President Barack Obama said his Republican rival for the presidency, Mitt Romney, favors cutting the Education Department’s budget by up to 20 percent, while Romney insisted that was false. The moment was one of many during their first debate in which the two candidates disagreed sharply over policy decisions with important implications for schools.
Seeking to draw a distinction between himself and Romney, Obama recalled a teacher he met in Las Vegas who had students sitting on the floor and using 10-year-old textbooks. He suggested that Romney’s plans to cut taxes by 20 percent across the board while also cutting federal spending don’t add up—and they won’t allow the nation to make important new investments in research and education.
Romney countered by arguing that Obama has directed billions of dollars in federal funding to what he described as failed new energy research—a figure that could have paid for 2 million more teachers, Romney noted.
The two candidates faced off Oct. 3 before a crowd of fewer than 1,000 people at the University of Denver. But their policy-heavy debate really was aimed at the tens of millions of television viewers who tuned in, particularly those who haven’t committed their support for either candidate.
On education, Romney touted his record as governor of Massachusetts, which he repeatedly said has the top-ranked schools in the country.
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It’s true that Massachusetts schools are among the top-ranked schools in the nation, according to results on the National Assessment of Educational Progress (commonly referred to as the Nation’s Report Card). But Massachusetts also ranks eighth in the nation in terms of per-pupil spending on education, according to a U.S. Census Bureau report released earlier this year.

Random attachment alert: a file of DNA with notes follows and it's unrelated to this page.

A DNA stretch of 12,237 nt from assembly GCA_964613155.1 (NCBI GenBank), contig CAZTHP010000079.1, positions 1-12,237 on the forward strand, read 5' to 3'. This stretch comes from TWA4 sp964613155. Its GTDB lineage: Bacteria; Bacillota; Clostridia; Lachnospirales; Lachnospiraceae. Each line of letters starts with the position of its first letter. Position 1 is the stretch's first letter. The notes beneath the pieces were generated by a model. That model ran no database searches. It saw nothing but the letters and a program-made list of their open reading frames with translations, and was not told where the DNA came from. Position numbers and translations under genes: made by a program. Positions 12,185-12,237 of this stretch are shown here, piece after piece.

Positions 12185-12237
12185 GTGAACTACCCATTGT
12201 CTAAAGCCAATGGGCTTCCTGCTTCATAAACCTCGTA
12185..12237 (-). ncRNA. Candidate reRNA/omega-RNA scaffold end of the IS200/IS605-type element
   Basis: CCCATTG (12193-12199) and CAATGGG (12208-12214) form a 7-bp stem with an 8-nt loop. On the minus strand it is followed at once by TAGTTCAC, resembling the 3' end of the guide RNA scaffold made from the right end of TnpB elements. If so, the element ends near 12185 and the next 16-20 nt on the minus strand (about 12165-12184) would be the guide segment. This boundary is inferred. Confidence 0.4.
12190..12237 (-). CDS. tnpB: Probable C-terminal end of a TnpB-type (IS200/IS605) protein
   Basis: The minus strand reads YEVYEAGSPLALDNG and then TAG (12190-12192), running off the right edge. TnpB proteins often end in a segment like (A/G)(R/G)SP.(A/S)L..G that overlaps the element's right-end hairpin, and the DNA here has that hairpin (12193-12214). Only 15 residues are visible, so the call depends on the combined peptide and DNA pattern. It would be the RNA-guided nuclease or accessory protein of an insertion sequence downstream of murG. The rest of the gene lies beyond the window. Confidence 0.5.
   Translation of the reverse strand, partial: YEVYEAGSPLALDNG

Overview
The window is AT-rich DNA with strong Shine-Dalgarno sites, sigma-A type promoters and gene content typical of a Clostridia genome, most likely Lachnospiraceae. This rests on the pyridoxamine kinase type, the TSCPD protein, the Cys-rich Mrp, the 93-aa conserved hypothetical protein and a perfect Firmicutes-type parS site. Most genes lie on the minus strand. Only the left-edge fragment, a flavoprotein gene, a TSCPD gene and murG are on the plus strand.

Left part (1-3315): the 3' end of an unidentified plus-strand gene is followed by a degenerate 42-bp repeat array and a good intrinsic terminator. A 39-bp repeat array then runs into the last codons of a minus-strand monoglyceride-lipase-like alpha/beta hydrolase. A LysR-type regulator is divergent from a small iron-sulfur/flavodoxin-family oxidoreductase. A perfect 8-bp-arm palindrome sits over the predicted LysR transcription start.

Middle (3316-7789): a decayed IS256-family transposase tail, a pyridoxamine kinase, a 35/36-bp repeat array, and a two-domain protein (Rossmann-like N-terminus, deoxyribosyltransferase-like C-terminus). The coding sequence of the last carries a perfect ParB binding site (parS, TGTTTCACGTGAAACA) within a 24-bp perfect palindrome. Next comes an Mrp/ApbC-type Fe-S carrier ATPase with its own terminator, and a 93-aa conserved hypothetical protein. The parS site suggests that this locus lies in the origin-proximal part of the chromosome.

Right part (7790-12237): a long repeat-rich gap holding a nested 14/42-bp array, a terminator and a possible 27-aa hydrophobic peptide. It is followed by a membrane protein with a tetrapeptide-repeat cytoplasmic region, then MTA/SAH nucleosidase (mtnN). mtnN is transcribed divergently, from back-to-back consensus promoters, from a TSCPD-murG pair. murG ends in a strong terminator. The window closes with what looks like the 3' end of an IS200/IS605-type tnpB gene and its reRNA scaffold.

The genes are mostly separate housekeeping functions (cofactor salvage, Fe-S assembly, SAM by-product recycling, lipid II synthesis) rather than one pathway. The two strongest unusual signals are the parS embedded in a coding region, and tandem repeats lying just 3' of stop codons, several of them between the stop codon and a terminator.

At one point in the debate, when Obama claimed that Romney wants to cut up to 20 percent of the federal budget for education, Romney responded: “Mr. President, you’re entitled to your own airplane and your own house, but not your own facts.”
Obama was basing his claim on the budget proposal put forth by Romney’s running mate, Wisconsin Rep. Paul Ryan. The House budget that Ryan authored and that Romney said he mostly supports includes large cuts to federal programs—but the problem is that it doesn’t specify how these cuts would be distributed, leaving the Romney camp open to speculation about how the cuts would affect education.
A document issued by the Obama administration claims that if the cuts were distributed evenly across all programs—something that neither Romney nor Ryan has ever advocated—they would result in 38,000 fewer teachers and aides for poor children, as well as 27,000 fewer special-education teachers and support staff. What’s more, 200,000 children would be dropped from Head Start and other early education programs, the analysis says.
During the debate, Romney insisted, “I’m not going to cut education funding. I don’t have a plan to cut education funding.”
But in the past, Romney has said he would do just that, a Washington Post fact-checker wrote.
“In a speech to donors in Florida in the spring overheard by reporters, Mr. Romney said he would either merge the federal Education Department with another agency ‘or perhaps make it a heck of a lot smaller,’” the Post reported.
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One item for which Romney did admit he would cut federal funding is public television.
Romney told debate moderator Jim Lehrer, a veteran of the Public Broadcasting Service, that he would stop the federal subsidy to PBS—even though “I love Big Bird.” PBS television programming plays a large role in helping to make sure children enter school ready to learn, its advocates say.
As Romney made his remark about PBS, commenters on Twitter leaped to the defense of their favorite “Sesame Street” characters. Big Bird was a major Twitter trend throughout the night, according to the micro-blogging site, while Oscar the Grouch and Bert and Ernie also were featured.
A spoof Twitter account, @firedbigbird, quickly won thousands of followers, while other Twitter users shared a doctored photo showing the character posing with a cardboard sign pleading for work.